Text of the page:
Everyone feels insecure when up against the best. – Kurt Belcher, zombies, props and backgrounds, THE TRIP – THE ANIMATED MOTION PICTURE.
We just recorded a session for my first feature, THE TRIP – THE ANIMATED MOTION PICTURE. I cast one of the actors because his voice fit the role, and he knew about one of the anime from my youth that heavily inspired me, AKIRA.
If you’ve never seen AKIRA, I strongly suggest checking it out if you’re an animation fan. It’s a beautifully animated film though after almost 30 years, I still can’t figure out what the hell is going on. (I have a number of the manga from when they were translated into English in the late 1980s; the story is very different in the film and they really don’t help)
During the interview process, Scott Sederquist mentioned he’d seen AKIRA and remarked on how beautiful the animation was. I think I remarked I agreed, how I saw the movie when it came out, and it holds up as one of the most beautifully animated movies I’ve ever seen. Then I think I commented that this being my first project, I aspire to be as good but I’m probably not coming close. We had a good laugh about it during the read, and the session was a good time as well.
In between I was talking to zombie/prop/background designer Kurt Belcher. I said the same thing, how I can’t compare to Akira. Kurt had the most down to earth advice for me – everybody feels insecure when compared against the best.
Everybody Starts Somewhere
After talking to Kurt, I said to myself damn, he’s right on the mark. My film won’t look like a Disney/Pixar movie, and it sure as hell isn’t going to look like AKIRA. Do I want to get there? Hell yes. Will I get there? I hope so.
Everybody has to start somewhere. If there are people you admire in your line of work – whether it’s writing, filmmaking, music, painting, software development, whatever – those people at one time were just like you. There was a time when they didn’t think they had the chops; I promise you there was blood, sweat and tears and hard work to become what they are today. I personally think anyone who claims they had it easy is probably lying. Sure, I’ll allow for an edge case here or there, but this is extremely rare.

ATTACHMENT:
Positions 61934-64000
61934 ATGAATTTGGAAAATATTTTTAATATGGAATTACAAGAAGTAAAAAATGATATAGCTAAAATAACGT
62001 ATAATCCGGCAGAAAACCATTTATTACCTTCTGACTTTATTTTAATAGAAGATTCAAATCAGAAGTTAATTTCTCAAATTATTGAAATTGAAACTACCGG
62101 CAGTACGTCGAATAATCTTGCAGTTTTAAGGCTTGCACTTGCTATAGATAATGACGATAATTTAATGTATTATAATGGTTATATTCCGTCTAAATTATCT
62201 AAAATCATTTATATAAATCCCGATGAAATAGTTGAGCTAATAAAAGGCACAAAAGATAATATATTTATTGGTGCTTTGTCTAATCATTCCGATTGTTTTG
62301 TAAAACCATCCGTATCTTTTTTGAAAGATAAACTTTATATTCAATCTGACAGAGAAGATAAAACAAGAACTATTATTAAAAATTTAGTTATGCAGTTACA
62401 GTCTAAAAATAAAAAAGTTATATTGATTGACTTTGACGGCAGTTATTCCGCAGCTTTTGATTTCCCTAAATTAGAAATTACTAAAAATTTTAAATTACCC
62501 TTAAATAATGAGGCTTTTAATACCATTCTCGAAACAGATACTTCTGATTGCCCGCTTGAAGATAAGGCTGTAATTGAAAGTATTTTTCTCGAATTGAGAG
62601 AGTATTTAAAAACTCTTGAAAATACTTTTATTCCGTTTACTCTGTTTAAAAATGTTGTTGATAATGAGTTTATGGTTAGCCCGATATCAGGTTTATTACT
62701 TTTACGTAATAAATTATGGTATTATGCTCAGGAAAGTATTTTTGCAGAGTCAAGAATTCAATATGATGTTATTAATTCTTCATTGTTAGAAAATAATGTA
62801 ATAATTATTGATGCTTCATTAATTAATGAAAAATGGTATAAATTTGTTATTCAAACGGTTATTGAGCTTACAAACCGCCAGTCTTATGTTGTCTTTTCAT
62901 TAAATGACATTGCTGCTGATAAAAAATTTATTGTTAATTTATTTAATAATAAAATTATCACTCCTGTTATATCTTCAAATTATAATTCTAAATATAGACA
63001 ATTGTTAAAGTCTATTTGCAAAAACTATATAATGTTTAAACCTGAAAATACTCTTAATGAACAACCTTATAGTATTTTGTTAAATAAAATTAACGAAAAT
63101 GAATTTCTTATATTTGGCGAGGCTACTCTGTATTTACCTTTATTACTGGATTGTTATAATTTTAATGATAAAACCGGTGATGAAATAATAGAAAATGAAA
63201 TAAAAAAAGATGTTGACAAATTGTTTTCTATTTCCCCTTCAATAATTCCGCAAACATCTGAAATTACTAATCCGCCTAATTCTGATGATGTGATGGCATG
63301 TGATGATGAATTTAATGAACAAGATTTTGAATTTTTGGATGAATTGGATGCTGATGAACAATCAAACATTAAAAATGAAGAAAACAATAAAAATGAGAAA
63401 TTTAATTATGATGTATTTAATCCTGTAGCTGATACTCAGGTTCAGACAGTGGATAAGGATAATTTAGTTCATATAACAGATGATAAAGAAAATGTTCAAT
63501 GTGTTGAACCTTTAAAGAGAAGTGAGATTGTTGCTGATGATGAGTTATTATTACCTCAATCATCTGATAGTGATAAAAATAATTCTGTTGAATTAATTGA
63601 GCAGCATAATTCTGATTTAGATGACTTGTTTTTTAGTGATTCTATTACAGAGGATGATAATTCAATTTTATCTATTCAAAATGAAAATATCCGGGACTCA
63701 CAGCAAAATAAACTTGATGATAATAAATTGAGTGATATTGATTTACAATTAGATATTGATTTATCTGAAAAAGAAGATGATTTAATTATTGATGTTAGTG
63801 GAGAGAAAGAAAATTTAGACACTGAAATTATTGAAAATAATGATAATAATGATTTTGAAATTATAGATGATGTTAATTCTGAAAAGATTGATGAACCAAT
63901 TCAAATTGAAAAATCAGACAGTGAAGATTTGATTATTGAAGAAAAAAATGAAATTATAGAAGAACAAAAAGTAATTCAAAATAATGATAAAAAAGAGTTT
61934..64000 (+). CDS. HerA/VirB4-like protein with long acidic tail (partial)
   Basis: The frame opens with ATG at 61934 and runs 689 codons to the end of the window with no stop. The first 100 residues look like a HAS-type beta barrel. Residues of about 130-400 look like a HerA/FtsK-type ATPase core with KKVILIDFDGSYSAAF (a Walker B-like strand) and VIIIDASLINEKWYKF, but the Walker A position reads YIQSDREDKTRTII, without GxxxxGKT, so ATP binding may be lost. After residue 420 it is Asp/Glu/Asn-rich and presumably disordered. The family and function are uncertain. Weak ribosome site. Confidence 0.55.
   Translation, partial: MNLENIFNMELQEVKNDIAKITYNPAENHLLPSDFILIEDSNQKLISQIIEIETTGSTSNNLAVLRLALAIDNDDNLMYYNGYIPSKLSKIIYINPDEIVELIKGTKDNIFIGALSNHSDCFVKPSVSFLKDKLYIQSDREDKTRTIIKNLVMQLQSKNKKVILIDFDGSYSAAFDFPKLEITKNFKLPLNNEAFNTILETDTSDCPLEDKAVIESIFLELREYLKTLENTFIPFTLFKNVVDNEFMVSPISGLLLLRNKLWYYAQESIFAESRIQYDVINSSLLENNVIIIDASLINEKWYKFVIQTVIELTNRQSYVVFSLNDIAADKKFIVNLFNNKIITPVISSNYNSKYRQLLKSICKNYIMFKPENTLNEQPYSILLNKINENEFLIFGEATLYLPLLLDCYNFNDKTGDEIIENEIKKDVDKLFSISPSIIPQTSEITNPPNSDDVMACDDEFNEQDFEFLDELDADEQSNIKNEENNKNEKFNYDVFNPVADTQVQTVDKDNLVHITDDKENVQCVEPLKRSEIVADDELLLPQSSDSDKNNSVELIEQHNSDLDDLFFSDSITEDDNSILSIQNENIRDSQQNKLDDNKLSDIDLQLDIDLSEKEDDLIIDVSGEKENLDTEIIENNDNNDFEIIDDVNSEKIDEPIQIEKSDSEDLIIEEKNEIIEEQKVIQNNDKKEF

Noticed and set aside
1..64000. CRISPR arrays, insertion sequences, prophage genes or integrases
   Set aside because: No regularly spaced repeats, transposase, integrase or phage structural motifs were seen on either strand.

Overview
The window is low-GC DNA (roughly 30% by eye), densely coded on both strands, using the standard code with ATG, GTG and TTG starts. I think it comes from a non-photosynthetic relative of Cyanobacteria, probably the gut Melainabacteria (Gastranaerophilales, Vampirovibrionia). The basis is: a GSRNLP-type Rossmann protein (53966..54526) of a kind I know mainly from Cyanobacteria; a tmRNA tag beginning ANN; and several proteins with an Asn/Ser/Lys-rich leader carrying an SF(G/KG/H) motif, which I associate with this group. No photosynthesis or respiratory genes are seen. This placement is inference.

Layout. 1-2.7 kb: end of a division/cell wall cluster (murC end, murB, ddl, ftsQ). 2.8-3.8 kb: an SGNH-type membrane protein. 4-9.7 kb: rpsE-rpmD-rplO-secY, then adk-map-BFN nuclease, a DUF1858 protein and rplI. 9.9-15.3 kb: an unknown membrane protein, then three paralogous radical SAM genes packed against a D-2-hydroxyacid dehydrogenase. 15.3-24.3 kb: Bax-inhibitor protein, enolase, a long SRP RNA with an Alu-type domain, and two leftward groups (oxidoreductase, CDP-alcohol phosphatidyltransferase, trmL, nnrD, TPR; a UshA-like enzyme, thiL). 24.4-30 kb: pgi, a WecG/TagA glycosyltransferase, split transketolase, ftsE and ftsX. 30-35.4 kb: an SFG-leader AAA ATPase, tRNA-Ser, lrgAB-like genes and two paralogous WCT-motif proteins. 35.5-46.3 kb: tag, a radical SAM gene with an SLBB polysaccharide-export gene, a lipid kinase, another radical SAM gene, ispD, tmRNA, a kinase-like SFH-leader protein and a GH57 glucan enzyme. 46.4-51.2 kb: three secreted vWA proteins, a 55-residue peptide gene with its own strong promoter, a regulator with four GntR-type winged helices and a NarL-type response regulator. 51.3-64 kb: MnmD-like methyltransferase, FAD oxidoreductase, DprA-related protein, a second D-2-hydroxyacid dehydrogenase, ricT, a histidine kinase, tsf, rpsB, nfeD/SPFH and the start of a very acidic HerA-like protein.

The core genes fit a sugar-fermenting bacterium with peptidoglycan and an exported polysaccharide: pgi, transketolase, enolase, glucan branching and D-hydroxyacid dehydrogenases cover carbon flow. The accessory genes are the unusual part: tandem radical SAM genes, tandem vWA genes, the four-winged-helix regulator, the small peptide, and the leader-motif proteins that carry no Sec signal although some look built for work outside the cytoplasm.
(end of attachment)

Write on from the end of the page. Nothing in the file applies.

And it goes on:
Artists have insecurities, and in the beginnings of our artistic endeavors it’s even worse. There are going to be times when you sit in a class, or a workshop, or a festival, or a conference, and you see someone you perceive as better than you.
There will be people who compare you to the greats. You don’t make movies like X or write like Y. You work in genre and call yourself a writer? We have Z, why should we take you on?
At times it will make you sad. At times it will make you angry. And at times you’re going to think you’re never going to get there and you’re going to want to give up.
It’s Not AKIRA – And It Doesn’t Have to Be
As I thought about how no, my first animated feature isn’t going to look like AKIRA. That’s not the point. The point is to tell a compelling story, work in a medium I’ve dreamed about exploring since I was a child, and build an audience for future work. After walking around comicons and researching animation – including what gets nominated for Oscars – I think there’s plenty of room in this medium for a wide range of styles. There will be some who turn their noses up at it and call it crap, but those people I’ll never be able to reach. There will be people who love it as well, and there are plenty of people who will support a cool indie for no other reason than I’m a cool indie. Those are the people I need to reach. You do too.
If you work at it and do your best, yes, I think you can. You can’t expect it to be easy and it sure as heck won’t be quick, but it is doable.